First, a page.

Stories by Monica Medina
Six weeks before Tariq Khamisa's 21st birthday, on a cold Saturday night in January 1995, the San Diego State University sophomore was gunned down while delivering pizza. It was part of a gang initiation, called "Jacking the Pizza Man," and Tony Hicks, the one being initiated, fired the fatal bullet. He was 14 years old.
Asian Pacific American Heritage Month Local Hero Daniel Hoang Makes a Difference Through Martial Arts
Daniel Hoang had set his dreams on becoming a physician. He volunteered at hospitals, and studied biochemistry at University of California, San Diego (UCSD), in 1994. He worked three years at Scripps Research Institute Department of Neurobiology, where he received an Excellence Award for Research and Development.
Throughout her life, Virginia Gordon’s passion for activism has been front and center. She remembers how her grandmother Sadye was deeply involved in Hadassah, the Women’s Zionist Organization of America, and served as an organizer for Youth Aliya, an organization that was founded during World War II to bring Jewish children out of Germany and relocate them to England and Palestine.
Jewish American Heritage Month Local Hero Robin Rady Helps Cancer Patients Get Organized with ‘Binder of Hope’
Four years ago, Robin Rady was diagnosed with breast cancer. Though it was caught early, it’s the kind of news that could have been enough to put anyone in a deep funk or a tailspin. But Robin, who is known for her warmth and positive energy, searched for clarity and calm. She found it in a binder–and that binder ended up seeing her through one of the toughest periods of her life, a time filled with surgeries, reconstructive surgeries, physical therapy and so much more.
Shara Fisler thrives at her job. She is the executive director for the Ocean Discovery Institute, an educational program she founded 15 years ago, in order to empower young people to explore San Diego’s coastal habitats and become scientific and environmental leaders of tomorrow. For someone who started out in life living hundreds of miles away from the nearest ocean, her passion for studying natural habitats actually began in the desert.
In Dr. Gail Knight’s office is a wall of photos of patients she has treated. They are mementos of childhood milestones—birthday celebrations, family vacations and graduations. Though she hasn’t treated most of them in years, Knight's pride in them shines through. The pride in knowing that through her work these children are thriving.
Andre Jones and Aaron Wooten know first-hand the important role fathers play in the lives of their children. Jones grew up with his father, Wooten did not; and though their lives took different paths because of it, the two have come together to run Father2Child. The program has one goal: to strengthen the bonds between African-American fathers and their children.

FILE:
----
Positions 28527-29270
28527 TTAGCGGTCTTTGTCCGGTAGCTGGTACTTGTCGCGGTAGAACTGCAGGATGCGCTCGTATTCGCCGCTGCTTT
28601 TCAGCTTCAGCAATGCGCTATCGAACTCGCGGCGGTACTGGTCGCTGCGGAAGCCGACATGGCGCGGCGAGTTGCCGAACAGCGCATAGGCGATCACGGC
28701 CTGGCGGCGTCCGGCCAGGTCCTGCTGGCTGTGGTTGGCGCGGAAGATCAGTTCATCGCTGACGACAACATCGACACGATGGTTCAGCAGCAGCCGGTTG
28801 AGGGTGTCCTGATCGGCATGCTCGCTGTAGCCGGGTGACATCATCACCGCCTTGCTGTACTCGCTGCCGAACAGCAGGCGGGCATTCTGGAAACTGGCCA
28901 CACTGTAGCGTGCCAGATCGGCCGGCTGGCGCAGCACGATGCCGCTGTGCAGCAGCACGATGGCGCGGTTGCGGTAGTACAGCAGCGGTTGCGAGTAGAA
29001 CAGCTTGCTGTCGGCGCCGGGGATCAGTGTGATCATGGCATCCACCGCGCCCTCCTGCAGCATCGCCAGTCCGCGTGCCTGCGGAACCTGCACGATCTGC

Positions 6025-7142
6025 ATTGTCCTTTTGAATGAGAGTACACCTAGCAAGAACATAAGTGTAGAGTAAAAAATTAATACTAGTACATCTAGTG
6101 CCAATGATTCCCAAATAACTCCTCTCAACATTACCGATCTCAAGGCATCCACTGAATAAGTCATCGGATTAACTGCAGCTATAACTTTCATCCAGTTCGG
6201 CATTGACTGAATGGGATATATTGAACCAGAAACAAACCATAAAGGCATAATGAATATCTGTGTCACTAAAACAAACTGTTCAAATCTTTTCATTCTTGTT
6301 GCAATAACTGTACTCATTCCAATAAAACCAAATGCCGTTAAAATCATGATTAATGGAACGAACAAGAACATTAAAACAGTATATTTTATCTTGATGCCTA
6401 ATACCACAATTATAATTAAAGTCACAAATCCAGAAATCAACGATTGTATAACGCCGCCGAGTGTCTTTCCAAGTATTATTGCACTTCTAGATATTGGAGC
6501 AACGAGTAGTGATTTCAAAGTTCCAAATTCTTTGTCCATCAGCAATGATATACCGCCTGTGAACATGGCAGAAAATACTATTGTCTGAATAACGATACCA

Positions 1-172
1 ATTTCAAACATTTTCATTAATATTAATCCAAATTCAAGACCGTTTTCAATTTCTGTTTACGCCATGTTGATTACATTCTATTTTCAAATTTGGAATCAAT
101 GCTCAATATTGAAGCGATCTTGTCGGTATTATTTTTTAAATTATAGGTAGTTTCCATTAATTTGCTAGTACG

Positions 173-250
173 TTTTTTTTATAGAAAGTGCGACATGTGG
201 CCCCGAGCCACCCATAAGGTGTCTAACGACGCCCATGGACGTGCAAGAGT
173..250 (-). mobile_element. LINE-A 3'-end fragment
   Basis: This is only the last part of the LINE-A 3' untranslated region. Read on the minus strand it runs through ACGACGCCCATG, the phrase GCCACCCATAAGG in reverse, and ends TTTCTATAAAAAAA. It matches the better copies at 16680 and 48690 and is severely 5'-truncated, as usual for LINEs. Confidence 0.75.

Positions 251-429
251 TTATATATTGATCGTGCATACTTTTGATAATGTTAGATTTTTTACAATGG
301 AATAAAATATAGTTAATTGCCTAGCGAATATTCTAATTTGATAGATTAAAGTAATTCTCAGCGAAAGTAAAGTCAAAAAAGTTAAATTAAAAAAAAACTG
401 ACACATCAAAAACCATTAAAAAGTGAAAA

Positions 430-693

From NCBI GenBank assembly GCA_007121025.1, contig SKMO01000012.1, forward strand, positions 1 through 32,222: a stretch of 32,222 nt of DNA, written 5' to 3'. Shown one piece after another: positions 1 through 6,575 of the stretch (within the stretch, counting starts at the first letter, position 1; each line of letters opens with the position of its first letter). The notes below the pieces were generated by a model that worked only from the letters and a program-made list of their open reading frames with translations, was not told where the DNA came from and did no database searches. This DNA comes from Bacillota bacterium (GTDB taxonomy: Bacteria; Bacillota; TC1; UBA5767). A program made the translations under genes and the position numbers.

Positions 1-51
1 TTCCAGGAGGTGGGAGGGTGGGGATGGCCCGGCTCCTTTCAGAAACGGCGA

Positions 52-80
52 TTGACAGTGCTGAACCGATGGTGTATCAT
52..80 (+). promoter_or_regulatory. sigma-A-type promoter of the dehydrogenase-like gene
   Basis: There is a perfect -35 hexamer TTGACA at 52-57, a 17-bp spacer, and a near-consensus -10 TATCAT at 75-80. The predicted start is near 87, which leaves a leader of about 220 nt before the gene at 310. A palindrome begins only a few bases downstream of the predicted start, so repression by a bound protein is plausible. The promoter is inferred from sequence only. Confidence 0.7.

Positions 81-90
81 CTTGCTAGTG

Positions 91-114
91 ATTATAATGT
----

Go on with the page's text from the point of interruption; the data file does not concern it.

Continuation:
When Travis Ricks learned he had cancer in his right leg, he was a star football athlete in high school. Sports were his life. Later, when he had to make the decision whether or not to amputate the leg because his treatment options were dwindling, he said, "Let's cut it off. It's time to move on." Yet, if he could do it all over again, keep his leg and be cancer-free, he wouldn't change a thing. In losing his leg, he received something far greater: his relationship with his mother.
Carmen Kcomt is filled with pride. On June 25th, this 2014 Hispanic Heritage Month Local Hero who hails from Peru, finally became a United States citizen. The journey to citizenship was filled with challenges and setbacks that included 11 years of struggling to maneuver through the system in her quest for political asylum—and spending five of those years as an undocumented immigrant.
As a child in Belfast, the Reverend Canon Albert Ogle grew up in a place where being gay was criminalized. It was a violent time, filled with sectarian rioting, when Irish Catholics and Nationalists were demanding an end to years of discrimination. Ogle, a 2014 LGBT Pride Month Local Hero, wryly observes that despite the hostility between the factions, there was at least one item both sides could agree on.
Many of us have never been to India and chances are we never will. But it’s a country worth learning about, particularly when you consider that according to the World Economic Forum, India is expected to surpass Japan as the world’s third largest economy by 2015. What’s more, by 2030, it will supplant China as the country with the largest population.
Dr. Allen Chan leans in to explain to his guests, comprised of three adults and three children, the Chinese custom of finger tapping when served tea. We are sitting around a rather large, round table at the Jasmine Seafood Restaurant enjoying a bountiful meal of Dim Sum, and we also lean in order to better hear him above the din of the packed restaurant.
Helene Bortz has just arrived. She’s in high spirits, exuding a joie de vivre and a sense of purpose, the kind that undoubtedly got her to where she is today. As she warmly greets her business partner of five years, Myrice Goldberg, a woman who seems reserved and low key in comparison, one can soon see how well they complement each other.
Amidst the towering, aromatic pines of the San Bernardino National Forest is Camp Mountain Chai. Like most summer camps, it offers typical activities such as swimming, crafts and sing-alongs. It’s an experience that each summer draws hundreds of San Diego children, and in the process, they’re getting something else: a cultural identity.
For Vickie E. Turner, becoming a lawyer wasn’t a childhood dream, but as an accountant for the Las Vegas Gaming Commission, she felt that something was lacking and wanted more. Then a friend told her he was heading to San Diego for law school. The thought intrigued her, so she went along, figuring she'd just test the waters.